Q.: Am I responsible for payment for services when my employee participates in an


Employee Assistance program (EAP)?

A.:No, you are not. However, if you choose to do so, you have the right to choose the
facility providing treatment. Remember also, if an employee does participate in an
Employee Assistance Program, you, the employer, are required to extend the same
considerations as reflected under the federal guidelines established for The
Americans with Disabilities Act and The Family and Medical Leave Act.

Q.: How many days does the employee have to re-test the specimen, if he or she
wishes to contest the positive test results?

A.:During the 180 day period after written notification of a positive test result, the
employee who has provided the specimen shall be permitted by the employer to
have a portion of the specimen retested, at the employee’s expense, at a licensed or
certified laboratory of his or her choice.

Q.: Where may I obtain a listing of approved Employee Assistance Programs for my
area?

A.:The Florida Alcohol and Drug Abuse Association, Inc. publishes a directory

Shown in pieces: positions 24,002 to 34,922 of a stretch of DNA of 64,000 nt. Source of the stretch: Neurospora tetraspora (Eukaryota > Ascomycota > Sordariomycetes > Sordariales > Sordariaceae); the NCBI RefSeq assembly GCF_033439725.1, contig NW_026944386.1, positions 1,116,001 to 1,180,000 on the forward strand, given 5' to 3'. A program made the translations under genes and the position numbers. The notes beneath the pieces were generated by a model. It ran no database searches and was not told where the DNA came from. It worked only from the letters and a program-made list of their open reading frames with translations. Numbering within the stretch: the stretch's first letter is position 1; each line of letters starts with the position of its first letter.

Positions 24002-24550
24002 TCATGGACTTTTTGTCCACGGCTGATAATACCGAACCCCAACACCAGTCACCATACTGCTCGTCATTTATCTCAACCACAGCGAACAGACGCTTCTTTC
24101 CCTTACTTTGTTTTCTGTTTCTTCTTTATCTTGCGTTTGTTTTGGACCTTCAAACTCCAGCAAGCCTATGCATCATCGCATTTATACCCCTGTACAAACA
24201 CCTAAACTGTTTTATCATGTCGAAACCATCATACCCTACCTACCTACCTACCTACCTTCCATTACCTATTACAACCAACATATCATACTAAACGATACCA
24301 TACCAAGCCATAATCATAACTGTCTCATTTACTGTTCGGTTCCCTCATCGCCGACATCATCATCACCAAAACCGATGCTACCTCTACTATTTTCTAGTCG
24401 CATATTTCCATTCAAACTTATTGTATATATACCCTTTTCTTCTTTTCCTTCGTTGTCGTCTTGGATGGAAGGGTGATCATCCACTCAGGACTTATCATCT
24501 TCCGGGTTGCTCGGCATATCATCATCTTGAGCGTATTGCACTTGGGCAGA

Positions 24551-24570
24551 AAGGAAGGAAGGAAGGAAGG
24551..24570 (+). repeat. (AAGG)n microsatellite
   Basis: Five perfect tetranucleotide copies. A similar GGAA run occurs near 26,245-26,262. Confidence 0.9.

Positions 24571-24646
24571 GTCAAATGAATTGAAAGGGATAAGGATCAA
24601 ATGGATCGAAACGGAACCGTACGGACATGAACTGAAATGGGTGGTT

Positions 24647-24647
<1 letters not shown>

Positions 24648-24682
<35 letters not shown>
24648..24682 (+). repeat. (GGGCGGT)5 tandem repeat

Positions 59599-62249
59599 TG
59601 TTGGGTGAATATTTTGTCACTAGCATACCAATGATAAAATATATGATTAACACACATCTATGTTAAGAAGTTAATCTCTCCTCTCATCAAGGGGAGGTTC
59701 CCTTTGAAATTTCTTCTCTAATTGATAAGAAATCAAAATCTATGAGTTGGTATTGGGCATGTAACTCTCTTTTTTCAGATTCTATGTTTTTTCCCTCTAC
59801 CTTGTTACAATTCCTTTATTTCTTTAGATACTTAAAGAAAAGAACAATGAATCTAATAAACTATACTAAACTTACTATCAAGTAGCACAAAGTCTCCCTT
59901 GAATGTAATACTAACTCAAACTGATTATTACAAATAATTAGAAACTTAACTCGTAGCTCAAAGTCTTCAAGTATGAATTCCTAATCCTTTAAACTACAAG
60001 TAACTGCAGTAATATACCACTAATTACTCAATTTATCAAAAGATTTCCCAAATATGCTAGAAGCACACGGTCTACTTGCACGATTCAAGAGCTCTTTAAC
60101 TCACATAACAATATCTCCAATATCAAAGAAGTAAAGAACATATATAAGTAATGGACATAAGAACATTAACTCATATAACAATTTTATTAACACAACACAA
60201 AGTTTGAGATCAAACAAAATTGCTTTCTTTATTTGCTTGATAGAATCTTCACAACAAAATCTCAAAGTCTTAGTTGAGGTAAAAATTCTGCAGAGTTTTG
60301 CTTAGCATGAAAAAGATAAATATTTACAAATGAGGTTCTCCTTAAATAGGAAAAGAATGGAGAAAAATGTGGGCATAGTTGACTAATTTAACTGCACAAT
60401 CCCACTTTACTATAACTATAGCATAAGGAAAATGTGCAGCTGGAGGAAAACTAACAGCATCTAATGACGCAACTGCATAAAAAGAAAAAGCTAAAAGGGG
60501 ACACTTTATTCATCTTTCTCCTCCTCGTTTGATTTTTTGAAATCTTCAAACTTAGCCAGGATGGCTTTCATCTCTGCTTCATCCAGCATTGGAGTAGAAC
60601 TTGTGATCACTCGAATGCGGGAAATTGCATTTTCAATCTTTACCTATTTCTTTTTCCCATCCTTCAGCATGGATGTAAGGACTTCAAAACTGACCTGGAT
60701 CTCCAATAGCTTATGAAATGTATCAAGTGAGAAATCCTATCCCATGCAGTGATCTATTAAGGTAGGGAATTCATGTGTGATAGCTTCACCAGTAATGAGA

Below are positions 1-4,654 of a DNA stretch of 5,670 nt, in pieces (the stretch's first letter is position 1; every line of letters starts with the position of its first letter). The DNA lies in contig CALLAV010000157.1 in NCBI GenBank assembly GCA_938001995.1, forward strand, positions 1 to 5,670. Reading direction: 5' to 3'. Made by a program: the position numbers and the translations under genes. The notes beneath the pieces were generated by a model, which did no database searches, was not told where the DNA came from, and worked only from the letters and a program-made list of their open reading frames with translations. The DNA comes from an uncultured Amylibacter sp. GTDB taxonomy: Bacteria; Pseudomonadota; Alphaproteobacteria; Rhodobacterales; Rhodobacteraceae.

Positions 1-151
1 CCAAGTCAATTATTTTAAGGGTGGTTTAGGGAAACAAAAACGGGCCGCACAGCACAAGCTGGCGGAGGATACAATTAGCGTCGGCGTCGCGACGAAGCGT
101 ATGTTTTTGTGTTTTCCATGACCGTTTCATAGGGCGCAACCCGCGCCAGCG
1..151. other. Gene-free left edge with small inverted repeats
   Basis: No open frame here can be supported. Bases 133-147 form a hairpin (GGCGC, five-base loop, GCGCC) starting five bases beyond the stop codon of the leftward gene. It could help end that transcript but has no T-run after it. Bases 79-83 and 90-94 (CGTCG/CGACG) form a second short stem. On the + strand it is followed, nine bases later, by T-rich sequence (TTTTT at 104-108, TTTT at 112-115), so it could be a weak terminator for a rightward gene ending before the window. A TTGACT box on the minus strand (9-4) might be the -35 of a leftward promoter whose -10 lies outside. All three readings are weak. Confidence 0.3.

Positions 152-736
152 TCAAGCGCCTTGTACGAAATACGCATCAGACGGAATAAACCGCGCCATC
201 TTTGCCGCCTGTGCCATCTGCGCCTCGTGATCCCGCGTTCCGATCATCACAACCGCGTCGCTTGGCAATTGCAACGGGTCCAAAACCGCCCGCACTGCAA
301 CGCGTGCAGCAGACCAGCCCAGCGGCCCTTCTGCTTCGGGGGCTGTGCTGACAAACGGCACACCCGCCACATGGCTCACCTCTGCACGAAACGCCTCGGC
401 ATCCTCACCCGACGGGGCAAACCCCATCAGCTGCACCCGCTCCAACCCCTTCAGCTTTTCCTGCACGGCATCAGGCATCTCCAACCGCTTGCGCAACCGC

designed to provide reference to program listings and services (Please see Section
10 "Imporant Phone Numbers" for more detailed information).

Q.: Who pays for the drug tests?

A.:The employer is responsible for payment of all drug tests they may require.
If an employee wishes to have the specimen retested, it will be at the
employee’s expense. In cases where the insurance carrier uses the positive test result to
determine eligibility for workers’ compensation benefits, the carrier will pay for the test.

Q.: What evidence should I take to an unemployment compensation hearing?

A.:The original and two copies of the following documents:

1.The laboratory report of the drug test results and chain of custody forms.

2.Documentary proof of qualification for the workers’ compensation insurance


discount as approved by the insurance carrier or the Division of Workers’
Compensation’s Self-Insurance Section. In the absence of these documents,
an employer may arrange to call a qualified representative from the testing

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laboratory as a witness. Other helpful witnesses would include anyone who
saw the worker using drugs or anyone to whom the worker admitted using
drugs.

IX. TERMS

Chain of Custody

refers to the methodology of tracking specified materials or